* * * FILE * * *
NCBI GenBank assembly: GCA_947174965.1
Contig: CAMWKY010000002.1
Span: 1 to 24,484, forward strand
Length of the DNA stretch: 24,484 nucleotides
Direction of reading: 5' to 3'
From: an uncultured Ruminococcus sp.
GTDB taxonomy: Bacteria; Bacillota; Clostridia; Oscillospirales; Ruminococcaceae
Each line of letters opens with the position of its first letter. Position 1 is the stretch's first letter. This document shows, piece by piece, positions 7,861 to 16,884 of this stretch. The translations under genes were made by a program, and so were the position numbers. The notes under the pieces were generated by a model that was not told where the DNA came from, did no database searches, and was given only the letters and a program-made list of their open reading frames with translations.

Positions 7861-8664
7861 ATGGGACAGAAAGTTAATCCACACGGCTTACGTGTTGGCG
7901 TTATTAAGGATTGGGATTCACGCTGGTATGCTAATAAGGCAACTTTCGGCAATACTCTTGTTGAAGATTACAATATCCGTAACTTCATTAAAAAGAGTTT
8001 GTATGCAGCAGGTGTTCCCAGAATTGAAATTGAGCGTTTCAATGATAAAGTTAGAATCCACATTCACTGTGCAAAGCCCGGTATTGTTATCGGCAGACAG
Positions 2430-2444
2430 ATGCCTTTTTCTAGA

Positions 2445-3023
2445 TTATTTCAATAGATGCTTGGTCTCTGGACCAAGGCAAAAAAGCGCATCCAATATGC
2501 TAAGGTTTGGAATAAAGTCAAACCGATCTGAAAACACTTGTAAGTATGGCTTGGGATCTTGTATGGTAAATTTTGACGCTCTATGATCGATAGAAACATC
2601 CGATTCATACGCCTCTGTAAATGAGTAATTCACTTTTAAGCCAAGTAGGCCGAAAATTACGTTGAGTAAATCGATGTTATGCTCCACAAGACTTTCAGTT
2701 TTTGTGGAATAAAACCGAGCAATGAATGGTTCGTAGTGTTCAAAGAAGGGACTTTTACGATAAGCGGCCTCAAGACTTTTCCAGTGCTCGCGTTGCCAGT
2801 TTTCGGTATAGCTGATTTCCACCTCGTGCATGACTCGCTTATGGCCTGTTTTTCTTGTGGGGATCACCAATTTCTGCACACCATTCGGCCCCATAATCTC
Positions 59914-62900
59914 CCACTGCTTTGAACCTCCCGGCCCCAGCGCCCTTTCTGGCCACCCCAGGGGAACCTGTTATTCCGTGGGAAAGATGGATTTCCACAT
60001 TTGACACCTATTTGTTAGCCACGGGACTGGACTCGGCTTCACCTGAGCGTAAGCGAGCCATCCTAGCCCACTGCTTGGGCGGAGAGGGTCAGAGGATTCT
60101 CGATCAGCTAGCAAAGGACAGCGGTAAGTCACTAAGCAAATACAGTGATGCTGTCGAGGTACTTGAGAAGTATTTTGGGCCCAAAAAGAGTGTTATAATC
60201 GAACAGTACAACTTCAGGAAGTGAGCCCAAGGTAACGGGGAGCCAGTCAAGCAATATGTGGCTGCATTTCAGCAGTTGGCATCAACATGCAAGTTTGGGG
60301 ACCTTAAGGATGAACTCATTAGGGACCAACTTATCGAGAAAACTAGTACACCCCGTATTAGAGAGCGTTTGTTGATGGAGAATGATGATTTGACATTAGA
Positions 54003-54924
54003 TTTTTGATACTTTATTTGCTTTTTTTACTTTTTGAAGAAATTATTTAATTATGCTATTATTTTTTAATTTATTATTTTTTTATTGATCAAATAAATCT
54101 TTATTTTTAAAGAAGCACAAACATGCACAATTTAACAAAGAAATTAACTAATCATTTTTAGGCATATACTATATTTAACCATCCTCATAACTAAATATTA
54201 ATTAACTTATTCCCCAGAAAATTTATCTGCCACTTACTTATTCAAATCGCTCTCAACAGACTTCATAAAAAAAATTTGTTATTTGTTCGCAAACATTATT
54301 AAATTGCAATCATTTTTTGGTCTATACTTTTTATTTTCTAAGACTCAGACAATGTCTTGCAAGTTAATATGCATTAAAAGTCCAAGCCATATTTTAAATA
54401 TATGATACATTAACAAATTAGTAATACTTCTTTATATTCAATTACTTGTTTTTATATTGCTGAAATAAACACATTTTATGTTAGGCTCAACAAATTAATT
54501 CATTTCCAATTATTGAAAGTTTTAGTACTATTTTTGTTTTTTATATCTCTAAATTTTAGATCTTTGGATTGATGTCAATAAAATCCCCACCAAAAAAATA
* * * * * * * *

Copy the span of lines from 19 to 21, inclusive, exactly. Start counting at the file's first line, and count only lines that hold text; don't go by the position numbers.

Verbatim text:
2701 TTTGTGGAATAAAACCGAGCAATGAATGGTTCGTAGTGTTCAAAGAAGGGACTTTTACGATAAGCGGCCTCAAGACTTTTCCAGTGCTCGCGTTGCCAGT
2801 TTTCGGTATAGCTGATTTCCACCTCGTGCATGACTCGCTTATGGCCTGTTTTTCTTGTGGGGATCACCAATTTCTGCACACCATTCGGCCCCATAATCTC
Positions 59914-62900